In a retrospective survey from 2008 to 2017, 12 out of 209 (5.7%) P. falciparum cases tested had mutations possibly associated with artemisinin resistance (Table 1). Of the 12 cases, three cases had validated K13 resistance mutations while two cases had candidate K13 resistance mutations classified by WHO.4 However, none experienced treatment failure and all recovered without complications.
Table 1. Number of P. falciparum malaria cases in Singapore with mutations possibly associated with artemisinin resistance detected by K13 molecular marker analysis
Travel volume from the GMS to Singapore
Among cities outside the GMS, Singapore receives the highest number of travellers from the GMS (Table 2A). From 2013 to 2017, there was an average of more than 303 000 travellers each month from the GMS to Singapore (Table 2B). Thailand accounted for the highest number of travellers followed by Viet Nam and Myanmar. More than 15 000 monthly travellers to Singapore came from Cambodia where artemisinin resistance was first detected. Despite being a major international transportation hub with high connectivity to the GMS, importation of malaria into Singapore appears to be rare (Table 2B).
Table 2. Connectivity between Singapore and the GMS countries
Singapore remains vulnerable and receptive to the reintroduction of malaria and the introduction of drug-resistant malaria due to the presence of Anopheles vectors. Among the over 400 species of Anopheles mosquitoes discovered globally to date, about 70 species are potential vectors of malaria.22 In Singapore, the two most common Anopheles species are Anopheles epiroticus and Anopheles sinensis.23 Anopheles epiroticus, Anopheles maculatus and Anopheles letifer, were reported to be involved in malaria outbreaks in Singapore in the 1960s and 1970s, while Anopheles sinensis was implicated in the 2009 outbreak.24,25
Preparedness and response in Singapore
Malaria surveillance and control in Singapore is under the purview of two public health agencies: the NEA, which undertakes the surveillance and control of Anopheles mosquitoes, and the Singapore MOH, which is responsible for case surveillance and epidemiological investigation. Vector control remains the cornerstone for controlling mosquito-borne diseases, including malaria. NEA has put in place an integrated vector surveillance and control programme comprising environmental management and source reduction.26 NEA has also identified specific malaria receptive areas for regular Anopheles surveillance and control.27 Malaria is a legally notifiable disease under the Infectious Disease Act and all medical practitioners and laboratories are required to notify the MOH within 24 hours of diagnosis.28 The MOH then investigates all cases of malaria to determine if transmission is likely to be locally acquired or imported and assess whether any clusters are present. The MRC-NPHL has the capability to detect a large panel of molecular markers associated with antimalarial drug resistance, including the WHO-recommended K13 gene (as a marker of artemisinin resistance) and several genes associated with partner drug resistance.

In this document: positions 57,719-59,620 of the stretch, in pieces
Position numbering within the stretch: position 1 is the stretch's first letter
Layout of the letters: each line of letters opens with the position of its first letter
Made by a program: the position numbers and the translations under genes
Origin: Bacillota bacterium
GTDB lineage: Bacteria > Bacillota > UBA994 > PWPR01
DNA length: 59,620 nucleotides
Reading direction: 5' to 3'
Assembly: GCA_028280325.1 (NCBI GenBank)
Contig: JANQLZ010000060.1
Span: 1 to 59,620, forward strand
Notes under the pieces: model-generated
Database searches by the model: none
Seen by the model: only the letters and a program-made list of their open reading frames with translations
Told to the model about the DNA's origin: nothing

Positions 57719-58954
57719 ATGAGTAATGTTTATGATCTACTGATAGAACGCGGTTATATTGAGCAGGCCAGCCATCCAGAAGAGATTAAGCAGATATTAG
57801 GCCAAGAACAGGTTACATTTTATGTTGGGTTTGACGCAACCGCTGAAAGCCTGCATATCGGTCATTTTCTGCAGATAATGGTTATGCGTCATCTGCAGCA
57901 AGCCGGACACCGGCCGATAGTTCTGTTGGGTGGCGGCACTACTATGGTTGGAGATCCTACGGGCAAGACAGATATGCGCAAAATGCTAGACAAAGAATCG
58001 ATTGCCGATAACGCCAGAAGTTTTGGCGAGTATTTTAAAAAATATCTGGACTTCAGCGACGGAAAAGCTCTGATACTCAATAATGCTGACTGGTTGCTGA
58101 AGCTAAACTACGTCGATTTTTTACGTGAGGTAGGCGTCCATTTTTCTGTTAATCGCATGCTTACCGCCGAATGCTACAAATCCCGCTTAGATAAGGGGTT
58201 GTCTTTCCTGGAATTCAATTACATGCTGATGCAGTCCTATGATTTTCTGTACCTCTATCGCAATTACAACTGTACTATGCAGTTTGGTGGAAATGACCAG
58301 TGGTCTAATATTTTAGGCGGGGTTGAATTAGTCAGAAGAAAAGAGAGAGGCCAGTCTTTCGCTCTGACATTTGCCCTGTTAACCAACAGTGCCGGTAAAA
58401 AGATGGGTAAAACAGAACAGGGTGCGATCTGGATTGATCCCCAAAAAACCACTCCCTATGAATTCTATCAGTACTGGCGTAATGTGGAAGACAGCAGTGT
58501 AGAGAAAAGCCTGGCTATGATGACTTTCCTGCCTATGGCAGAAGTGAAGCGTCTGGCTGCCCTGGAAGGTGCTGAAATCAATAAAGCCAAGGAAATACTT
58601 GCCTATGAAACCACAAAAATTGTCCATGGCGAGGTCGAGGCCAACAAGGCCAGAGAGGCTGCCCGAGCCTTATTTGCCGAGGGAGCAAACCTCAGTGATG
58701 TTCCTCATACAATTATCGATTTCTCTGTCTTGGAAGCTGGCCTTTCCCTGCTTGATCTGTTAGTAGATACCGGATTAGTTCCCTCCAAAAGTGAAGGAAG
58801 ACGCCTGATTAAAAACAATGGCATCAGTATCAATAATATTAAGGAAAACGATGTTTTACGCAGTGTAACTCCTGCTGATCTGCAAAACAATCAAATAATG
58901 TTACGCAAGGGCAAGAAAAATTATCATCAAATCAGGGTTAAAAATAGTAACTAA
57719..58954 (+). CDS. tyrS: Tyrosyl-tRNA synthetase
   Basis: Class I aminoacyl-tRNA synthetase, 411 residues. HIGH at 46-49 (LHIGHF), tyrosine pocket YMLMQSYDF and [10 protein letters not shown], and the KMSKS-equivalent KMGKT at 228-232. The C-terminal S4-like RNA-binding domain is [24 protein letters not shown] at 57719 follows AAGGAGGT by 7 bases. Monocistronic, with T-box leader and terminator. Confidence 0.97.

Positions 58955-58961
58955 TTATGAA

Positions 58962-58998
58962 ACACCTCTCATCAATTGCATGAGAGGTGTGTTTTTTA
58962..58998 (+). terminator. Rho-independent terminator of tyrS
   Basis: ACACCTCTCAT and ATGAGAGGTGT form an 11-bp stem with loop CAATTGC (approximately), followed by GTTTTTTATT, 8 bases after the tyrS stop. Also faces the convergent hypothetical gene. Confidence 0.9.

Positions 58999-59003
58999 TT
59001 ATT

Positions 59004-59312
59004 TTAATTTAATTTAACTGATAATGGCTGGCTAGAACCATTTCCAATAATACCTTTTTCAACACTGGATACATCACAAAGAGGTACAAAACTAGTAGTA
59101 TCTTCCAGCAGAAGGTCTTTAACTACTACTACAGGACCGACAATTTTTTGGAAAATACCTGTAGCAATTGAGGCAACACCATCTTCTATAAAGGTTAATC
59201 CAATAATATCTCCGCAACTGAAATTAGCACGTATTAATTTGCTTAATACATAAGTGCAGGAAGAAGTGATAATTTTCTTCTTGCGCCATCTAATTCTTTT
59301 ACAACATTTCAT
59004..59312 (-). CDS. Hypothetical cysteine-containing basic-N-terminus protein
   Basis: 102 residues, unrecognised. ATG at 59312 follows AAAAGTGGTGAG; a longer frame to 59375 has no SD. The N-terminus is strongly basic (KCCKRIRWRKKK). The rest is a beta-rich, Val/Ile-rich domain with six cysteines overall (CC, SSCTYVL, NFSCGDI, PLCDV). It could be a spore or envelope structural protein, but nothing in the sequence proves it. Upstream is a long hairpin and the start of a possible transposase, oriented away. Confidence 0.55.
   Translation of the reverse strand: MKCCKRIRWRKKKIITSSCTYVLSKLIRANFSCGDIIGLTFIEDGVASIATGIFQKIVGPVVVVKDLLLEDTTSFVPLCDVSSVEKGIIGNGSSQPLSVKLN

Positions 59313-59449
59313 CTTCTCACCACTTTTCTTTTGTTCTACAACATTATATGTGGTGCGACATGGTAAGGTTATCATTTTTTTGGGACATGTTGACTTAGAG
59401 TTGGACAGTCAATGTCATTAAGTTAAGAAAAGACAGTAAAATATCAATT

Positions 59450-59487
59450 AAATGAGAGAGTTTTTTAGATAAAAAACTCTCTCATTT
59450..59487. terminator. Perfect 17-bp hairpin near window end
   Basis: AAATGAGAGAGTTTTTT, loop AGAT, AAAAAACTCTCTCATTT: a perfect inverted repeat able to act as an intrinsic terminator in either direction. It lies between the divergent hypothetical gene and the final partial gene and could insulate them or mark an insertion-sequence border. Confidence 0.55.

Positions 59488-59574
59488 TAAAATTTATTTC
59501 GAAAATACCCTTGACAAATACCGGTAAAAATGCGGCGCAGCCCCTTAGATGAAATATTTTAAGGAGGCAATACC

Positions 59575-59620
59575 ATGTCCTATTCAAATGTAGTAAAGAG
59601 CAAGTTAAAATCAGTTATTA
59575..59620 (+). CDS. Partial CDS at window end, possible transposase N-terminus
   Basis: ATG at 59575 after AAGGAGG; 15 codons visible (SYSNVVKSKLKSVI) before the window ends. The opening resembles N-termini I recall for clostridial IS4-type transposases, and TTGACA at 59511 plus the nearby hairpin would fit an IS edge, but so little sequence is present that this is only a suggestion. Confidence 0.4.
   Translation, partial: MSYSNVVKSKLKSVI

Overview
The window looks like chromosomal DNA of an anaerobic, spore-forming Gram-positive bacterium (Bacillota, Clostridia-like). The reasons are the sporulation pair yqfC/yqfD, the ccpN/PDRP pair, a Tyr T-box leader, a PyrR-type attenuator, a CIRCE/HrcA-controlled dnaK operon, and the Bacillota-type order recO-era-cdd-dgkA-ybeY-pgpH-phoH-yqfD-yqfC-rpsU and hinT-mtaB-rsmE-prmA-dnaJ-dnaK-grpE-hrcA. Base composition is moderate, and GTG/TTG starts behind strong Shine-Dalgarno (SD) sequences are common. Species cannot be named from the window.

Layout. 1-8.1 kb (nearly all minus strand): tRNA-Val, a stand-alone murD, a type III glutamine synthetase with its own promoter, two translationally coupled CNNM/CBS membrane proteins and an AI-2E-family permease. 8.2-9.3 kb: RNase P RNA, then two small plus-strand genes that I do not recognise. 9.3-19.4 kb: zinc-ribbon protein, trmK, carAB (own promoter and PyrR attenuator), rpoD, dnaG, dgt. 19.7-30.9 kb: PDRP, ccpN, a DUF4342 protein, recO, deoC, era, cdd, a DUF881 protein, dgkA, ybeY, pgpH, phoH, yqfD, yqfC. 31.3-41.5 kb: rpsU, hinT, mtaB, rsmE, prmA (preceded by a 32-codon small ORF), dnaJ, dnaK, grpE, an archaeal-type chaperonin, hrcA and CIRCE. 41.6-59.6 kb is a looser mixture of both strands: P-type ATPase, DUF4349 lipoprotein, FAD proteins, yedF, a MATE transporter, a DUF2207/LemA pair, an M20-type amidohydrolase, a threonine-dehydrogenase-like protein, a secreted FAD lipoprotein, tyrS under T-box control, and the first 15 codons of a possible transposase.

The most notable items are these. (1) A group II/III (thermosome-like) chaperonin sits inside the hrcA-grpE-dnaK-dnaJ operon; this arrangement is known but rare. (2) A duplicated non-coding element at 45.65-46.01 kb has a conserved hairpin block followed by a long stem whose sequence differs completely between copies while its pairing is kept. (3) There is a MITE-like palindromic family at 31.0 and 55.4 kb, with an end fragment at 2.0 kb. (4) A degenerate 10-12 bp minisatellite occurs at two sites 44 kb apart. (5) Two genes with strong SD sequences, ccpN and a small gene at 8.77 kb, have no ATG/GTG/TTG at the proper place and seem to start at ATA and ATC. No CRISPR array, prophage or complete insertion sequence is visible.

To address the issue of imported malaria cases among foreign workers, Singapore implemented compulsory screening for malaria for foreign workers in 1997 as part of the pre-employment medical examinations. Among Singapore residents diagnosed with imported malaria infections from 2012 to 2016, more than 90% did not observe adequate preventive measures such as taking chemoprophylaxis before overseas travel.29 Such behaviours could be due to the lack of risk perception associated with travel, especially within Asia, and the lack of awareness of travel medicine among travellers.29
Past outbreaks of malaria in the event of an imported case
Although imported cases continue to pose challenges for malaria control, the chances of resumption of endemic transmission are small as elimination tends to be a stable state.30 Singapore has maintained its malaria-free status31 since 1982. Between 1983 and 2009, 32 outbreaks involving 225 cases were reported, and the majority of the cases were imported through foreign workers with relapsing P. vivax malaria.26 Further transmissions from these occasional outbreaks were promptly curbed by aggressive preventive and remedial actions, including extensive vector surveillance and control measures; early case detection through blood and fever surveys in malaria receptive areas; and risk communication to medical practitioners as well as health education for the public.26 No outbreaks have been reported since 2010.
Measures taken by GMS countries
To prevent global spread of artemisinin resistance, containment efforts have been initiated in the GMS. In 2015, WHO launched the Strategy for malaria elimination in the Greater Mekong Subregion (2015–2030), which was endorsed by all GMS countries.31 All GMS countries have begun to implement national malaria elimination strategies that have resulted in a significant reduction in malaria cases and death; the surveillance of the efficacy of antimalarial drugs has led to prompt updating of malaria treatment policies in most GMS countries.1
The risk imposed to Singapore by the emergence of ART-R malaria was characterized using the information collected; key factors were considered to assess the likelihood of importation of cases into Singapore and the impact on public health (Table 3).